Located in a forest preserve in northeastern New York, Adirondack Park is a popular destination for tourists and campers. Established in 1885, it was the first United States state park preserve of its kind – with more than half of the land privately owned. The preserved region contains 102 towns and villages as well as farms, businesses and active timber harvesting.
Forests and unfamiliar wilderness were once considered desolate, forbidding and dangerous places. The adoration of nature and a shift to a more positive view of unexplored terrain did not occur until the literary movement of Romanticism. Henry David Thoreau and Ralph Waldo Emerson have authored some of the most prominent examples of such works. However, likely the most influential publication for the Park was, “Adirondack; or, Life in the Woods” authored by Joel Tyler Headley in 1849. His writings spurred a hotel boom in the area, and within thirty years, there were more than 200 hotels in the Adirondacks.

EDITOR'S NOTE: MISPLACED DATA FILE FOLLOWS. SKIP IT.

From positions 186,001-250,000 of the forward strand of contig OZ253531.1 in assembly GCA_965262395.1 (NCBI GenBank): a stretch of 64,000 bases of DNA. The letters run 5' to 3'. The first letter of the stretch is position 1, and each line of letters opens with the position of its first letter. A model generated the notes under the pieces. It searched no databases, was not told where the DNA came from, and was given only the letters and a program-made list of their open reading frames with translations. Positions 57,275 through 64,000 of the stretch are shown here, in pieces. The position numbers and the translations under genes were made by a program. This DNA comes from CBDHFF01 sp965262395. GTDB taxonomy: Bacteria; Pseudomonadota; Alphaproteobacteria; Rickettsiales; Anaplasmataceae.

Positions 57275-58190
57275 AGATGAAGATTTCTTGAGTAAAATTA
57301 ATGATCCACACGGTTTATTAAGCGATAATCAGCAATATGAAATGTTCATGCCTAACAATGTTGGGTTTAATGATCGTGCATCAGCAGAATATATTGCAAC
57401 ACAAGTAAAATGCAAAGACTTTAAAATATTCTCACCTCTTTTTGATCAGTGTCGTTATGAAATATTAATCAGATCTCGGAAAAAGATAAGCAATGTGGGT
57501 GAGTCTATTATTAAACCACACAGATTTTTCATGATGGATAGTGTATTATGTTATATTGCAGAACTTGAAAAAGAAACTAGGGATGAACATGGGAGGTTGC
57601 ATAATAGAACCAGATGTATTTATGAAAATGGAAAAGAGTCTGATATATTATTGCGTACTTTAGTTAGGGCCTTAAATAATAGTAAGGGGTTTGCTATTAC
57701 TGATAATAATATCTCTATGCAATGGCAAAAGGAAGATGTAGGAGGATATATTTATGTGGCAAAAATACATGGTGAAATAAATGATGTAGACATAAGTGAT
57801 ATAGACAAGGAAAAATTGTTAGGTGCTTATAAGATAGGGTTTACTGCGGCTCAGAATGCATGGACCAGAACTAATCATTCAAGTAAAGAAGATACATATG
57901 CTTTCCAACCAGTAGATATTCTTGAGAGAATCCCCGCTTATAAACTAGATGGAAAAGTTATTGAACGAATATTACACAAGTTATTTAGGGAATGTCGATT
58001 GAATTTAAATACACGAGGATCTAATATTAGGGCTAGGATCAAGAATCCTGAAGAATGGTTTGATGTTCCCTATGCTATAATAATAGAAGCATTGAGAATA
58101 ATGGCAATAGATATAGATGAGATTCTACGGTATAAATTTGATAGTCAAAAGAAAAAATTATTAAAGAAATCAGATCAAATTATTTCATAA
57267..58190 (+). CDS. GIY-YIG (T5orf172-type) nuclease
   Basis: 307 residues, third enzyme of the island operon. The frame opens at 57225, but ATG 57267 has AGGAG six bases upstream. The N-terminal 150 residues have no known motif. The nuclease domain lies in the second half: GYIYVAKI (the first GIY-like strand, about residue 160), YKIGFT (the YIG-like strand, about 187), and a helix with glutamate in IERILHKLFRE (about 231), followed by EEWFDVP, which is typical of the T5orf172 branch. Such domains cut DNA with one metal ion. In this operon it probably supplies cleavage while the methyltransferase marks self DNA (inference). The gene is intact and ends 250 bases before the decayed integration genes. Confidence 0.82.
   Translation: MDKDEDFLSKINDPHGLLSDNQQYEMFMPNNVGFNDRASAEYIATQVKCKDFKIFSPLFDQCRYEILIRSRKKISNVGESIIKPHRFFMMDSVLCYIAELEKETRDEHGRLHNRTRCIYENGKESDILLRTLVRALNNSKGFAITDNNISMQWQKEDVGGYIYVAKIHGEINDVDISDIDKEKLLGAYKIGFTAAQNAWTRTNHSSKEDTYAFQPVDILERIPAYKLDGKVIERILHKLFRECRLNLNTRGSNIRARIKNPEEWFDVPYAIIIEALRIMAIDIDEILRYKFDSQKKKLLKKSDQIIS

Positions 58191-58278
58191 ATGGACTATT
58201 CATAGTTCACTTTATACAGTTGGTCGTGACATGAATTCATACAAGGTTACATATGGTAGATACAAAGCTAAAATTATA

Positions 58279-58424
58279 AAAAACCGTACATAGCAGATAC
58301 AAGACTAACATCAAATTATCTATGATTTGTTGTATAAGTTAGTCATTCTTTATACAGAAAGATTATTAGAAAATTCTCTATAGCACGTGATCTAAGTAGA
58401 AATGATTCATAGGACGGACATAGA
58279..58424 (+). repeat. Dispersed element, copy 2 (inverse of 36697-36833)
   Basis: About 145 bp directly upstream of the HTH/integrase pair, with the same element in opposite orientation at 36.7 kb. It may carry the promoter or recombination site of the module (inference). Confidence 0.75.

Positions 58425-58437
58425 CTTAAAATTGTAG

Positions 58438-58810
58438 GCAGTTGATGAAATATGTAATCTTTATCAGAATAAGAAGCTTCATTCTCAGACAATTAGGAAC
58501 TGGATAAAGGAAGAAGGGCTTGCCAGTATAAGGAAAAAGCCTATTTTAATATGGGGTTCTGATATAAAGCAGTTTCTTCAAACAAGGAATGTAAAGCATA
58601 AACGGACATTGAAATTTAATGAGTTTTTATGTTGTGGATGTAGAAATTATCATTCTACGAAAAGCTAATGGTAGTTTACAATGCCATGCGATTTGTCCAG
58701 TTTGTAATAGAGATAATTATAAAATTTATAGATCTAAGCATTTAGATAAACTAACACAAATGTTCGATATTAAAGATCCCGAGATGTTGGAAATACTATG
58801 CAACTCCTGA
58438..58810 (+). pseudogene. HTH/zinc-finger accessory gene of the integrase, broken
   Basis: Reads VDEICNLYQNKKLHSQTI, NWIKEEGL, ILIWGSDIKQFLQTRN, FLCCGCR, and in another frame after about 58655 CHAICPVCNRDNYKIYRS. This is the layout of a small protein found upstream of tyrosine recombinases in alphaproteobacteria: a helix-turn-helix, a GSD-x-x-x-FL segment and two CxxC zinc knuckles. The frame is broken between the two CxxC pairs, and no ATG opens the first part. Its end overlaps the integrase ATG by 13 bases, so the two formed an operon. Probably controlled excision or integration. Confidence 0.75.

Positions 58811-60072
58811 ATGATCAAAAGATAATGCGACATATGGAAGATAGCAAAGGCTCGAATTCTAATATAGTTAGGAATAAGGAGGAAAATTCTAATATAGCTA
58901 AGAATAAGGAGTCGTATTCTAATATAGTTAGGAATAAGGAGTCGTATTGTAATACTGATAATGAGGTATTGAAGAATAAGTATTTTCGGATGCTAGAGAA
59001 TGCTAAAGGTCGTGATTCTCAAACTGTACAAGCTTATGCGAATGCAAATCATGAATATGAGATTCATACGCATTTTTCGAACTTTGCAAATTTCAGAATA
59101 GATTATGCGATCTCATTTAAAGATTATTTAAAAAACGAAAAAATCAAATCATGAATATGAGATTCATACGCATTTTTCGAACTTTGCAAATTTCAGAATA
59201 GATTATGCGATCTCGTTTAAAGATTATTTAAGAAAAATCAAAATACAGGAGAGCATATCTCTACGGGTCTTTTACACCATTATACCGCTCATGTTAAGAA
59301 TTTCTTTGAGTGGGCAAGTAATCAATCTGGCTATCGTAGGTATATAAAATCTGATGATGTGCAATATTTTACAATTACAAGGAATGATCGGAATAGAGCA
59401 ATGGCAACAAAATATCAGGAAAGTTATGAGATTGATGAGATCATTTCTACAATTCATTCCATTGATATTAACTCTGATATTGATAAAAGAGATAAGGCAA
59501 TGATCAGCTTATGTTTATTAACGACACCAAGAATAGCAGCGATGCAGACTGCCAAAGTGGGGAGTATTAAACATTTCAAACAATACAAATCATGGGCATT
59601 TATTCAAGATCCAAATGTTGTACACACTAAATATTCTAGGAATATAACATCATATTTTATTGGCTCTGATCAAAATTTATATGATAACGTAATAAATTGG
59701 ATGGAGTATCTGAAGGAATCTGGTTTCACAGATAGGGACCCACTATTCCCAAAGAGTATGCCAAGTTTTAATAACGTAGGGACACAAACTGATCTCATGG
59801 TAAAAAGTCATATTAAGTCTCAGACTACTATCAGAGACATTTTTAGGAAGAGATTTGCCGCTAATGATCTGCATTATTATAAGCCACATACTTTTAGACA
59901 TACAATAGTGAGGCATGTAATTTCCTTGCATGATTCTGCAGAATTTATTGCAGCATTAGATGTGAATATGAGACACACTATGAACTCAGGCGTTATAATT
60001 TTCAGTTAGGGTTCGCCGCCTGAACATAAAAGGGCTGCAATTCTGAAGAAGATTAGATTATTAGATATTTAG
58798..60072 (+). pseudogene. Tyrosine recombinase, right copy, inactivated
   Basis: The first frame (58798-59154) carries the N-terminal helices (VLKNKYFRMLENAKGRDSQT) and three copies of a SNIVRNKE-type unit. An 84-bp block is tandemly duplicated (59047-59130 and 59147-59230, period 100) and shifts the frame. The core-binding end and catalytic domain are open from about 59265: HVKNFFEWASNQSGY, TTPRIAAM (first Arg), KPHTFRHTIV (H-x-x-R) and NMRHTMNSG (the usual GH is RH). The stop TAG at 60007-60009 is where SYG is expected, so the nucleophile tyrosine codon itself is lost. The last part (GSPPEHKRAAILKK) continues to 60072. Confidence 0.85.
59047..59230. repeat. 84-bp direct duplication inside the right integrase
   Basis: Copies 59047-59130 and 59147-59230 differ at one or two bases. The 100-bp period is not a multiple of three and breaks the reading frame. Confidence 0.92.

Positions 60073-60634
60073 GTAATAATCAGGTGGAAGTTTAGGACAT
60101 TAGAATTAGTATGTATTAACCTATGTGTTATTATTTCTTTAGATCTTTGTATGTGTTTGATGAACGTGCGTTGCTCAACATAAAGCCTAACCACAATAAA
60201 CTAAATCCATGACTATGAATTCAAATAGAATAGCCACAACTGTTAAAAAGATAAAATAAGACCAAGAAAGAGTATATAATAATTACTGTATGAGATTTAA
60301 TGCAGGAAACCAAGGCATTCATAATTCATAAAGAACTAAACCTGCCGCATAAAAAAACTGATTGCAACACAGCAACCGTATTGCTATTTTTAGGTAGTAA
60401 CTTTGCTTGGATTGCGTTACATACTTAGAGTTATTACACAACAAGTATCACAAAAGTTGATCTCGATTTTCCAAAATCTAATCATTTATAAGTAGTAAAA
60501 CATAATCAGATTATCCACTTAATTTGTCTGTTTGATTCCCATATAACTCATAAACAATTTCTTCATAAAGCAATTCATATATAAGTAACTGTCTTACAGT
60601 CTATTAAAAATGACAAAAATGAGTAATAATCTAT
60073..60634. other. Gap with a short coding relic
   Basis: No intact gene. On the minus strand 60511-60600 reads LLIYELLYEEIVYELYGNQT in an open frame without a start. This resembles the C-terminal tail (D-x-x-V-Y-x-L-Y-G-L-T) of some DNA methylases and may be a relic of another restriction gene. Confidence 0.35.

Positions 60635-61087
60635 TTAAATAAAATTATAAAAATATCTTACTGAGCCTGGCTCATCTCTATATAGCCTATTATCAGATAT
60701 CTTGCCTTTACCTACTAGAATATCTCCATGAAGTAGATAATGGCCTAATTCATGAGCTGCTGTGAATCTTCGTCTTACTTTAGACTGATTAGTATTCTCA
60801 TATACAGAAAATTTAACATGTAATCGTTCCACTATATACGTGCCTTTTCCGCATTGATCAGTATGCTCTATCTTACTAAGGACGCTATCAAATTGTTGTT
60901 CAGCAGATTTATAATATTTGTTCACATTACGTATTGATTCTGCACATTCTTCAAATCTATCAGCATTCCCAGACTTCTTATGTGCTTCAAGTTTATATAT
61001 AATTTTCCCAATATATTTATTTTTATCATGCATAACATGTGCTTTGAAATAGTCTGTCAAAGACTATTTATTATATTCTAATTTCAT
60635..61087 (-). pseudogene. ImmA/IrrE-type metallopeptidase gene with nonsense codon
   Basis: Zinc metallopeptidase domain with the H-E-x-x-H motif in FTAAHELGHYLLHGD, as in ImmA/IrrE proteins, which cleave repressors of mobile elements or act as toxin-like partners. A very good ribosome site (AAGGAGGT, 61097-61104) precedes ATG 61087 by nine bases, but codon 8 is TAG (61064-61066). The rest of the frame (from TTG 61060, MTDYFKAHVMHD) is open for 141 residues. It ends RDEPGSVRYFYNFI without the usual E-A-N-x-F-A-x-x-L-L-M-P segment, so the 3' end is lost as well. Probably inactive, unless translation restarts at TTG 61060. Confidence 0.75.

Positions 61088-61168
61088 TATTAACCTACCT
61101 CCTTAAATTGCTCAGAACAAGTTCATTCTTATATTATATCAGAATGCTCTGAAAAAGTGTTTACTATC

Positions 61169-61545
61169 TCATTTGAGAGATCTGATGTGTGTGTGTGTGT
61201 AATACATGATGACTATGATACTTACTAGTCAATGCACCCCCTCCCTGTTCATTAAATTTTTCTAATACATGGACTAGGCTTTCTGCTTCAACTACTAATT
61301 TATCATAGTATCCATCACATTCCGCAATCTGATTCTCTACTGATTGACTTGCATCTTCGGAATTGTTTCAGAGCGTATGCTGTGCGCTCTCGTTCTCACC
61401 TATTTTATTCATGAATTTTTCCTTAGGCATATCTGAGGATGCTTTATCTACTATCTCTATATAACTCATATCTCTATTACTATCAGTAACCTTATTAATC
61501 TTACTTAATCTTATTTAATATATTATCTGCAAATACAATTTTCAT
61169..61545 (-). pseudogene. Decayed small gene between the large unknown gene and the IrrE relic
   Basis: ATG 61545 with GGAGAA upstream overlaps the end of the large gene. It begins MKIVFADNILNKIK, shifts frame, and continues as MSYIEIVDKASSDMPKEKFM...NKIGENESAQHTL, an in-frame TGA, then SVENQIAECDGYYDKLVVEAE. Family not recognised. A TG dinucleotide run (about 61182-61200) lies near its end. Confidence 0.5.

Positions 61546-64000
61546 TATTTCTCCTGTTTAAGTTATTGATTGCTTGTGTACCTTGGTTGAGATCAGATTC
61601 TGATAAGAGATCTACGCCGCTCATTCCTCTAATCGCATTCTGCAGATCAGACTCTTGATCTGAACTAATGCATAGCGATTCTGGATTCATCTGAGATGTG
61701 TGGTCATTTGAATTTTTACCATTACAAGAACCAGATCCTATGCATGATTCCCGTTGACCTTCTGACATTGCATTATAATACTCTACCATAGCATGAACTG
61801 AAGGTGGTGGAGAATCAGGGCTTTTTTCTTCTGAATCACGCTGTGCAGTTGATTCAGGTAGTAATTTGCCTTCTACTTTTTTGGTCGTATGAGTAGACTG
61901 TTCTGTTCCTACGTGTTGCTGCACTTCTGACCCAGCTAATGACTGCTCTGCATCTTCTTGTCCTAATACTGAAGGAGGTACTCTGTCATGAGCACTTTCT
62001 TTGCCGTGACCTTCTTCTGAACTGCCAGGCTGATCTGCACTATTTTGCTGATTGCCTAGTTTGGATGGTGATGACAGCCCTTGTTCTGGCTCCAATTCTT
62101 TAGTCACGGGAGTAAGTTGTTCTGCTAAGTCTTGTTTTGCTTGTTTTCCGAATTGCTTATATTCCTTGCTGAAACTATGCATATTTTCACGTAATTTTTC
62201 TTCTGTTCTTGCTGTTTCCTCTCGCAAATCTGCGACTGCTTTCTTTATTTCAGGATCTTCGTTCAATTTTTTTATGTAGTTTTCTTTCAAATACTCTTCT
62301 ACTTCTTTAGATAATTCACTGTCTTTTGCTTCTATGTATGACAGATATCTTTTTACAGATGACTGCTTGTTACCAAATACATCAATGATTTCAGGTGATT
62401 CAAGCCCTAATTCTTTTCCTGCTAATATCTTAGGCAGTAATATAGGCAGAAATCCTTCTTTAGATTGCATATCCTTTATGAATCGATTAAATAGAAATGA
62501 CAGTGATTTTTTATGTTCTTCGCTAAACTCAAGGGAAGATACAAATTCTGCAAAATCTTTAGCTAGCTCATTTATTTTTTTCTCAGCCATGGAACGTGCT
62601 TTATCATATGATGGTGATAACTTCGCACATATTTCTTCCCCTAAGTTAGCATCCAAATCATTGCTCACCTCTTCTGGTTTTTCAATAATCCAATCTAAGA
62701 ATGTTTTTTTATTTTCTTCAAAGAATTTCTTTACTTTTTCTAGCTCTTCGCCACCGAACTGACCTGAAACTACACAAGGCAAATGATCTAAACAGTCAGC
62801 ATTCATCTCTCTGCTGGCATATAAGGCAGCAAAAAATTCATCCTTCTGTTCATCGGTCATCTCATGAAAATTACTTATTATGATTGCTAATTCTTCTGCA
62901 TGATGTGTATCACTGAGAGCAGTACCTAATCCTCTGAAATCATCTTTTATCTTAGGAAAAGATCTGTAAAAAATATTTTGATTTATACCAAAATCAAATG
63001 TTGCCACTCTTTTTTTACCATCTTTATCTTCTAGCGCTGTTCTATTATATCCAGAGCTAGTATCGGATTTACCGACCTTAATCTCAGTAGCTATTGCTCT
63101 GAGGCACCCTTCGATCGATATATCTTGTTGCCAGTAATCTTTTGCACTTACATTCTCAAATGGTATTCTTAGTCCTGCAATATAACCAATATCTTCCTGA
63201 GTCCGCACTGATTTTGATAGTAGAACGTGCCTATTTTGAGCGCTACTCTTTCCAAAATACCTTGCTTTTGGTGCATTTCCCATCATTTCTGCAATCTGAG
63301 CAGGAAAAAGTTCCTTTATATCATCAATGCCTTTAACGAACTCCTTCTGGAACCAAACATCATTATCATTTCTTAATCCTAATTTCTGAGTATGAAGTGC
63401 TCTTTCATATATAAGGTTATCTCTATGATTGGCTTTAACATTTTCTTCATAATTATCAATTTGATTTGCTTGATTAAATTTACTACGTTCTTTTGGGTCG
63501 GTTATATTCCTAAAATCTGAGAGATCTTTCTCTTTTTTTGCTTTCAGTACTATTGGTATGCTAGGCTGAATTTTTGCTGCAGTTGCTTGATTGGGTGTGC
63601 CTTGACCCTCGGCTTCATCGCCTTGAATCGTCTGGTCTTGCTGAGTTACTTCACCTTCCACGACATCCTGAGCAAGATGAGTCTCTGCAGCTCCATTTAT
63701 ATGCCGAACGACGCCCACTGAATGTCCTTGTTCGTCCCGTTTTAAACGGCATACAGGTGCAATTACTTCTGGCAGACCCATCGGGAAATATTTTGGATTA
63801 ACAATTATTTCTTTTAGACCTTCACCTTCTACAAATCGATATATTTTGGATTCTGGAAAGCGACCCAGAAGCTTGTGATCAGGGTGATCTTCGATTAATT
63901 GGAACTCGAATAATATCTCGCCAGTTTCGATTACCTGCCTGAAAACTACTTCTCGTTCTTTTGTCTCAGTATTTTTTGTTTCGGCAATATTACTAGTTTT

The years following the Civil War saw an increase in logging and deforestation. As industry prevailed, mass deforestation nearly destroyed the once abundant wild lands. By 1884, a commission recommended the establishment of a forest preserve so the Park be “forever kept as wild forest lands”. The following year, Adirondack Park was officially recognized.
Recreation increased dramatically with tourism throughout the early 20th century. Accommodations like cabins, hunting lodges and hotels found homes around the forests and lakes. Additionally, boat docks, tent platforms, as well as telephone and electrical lines were constructed. Along with the new amenities, visitors found excitement in seasonal hunting, fishing, hiking and climbing throughout the neighboring Adirondack Mountains.
The Park was designated a National Historic Landmark in 1963. Today, an estimated 7-10 million tourists visit the park annually, and within its 6.1 million acres, its abundance of lakes, rivers, forests, continue to thrive.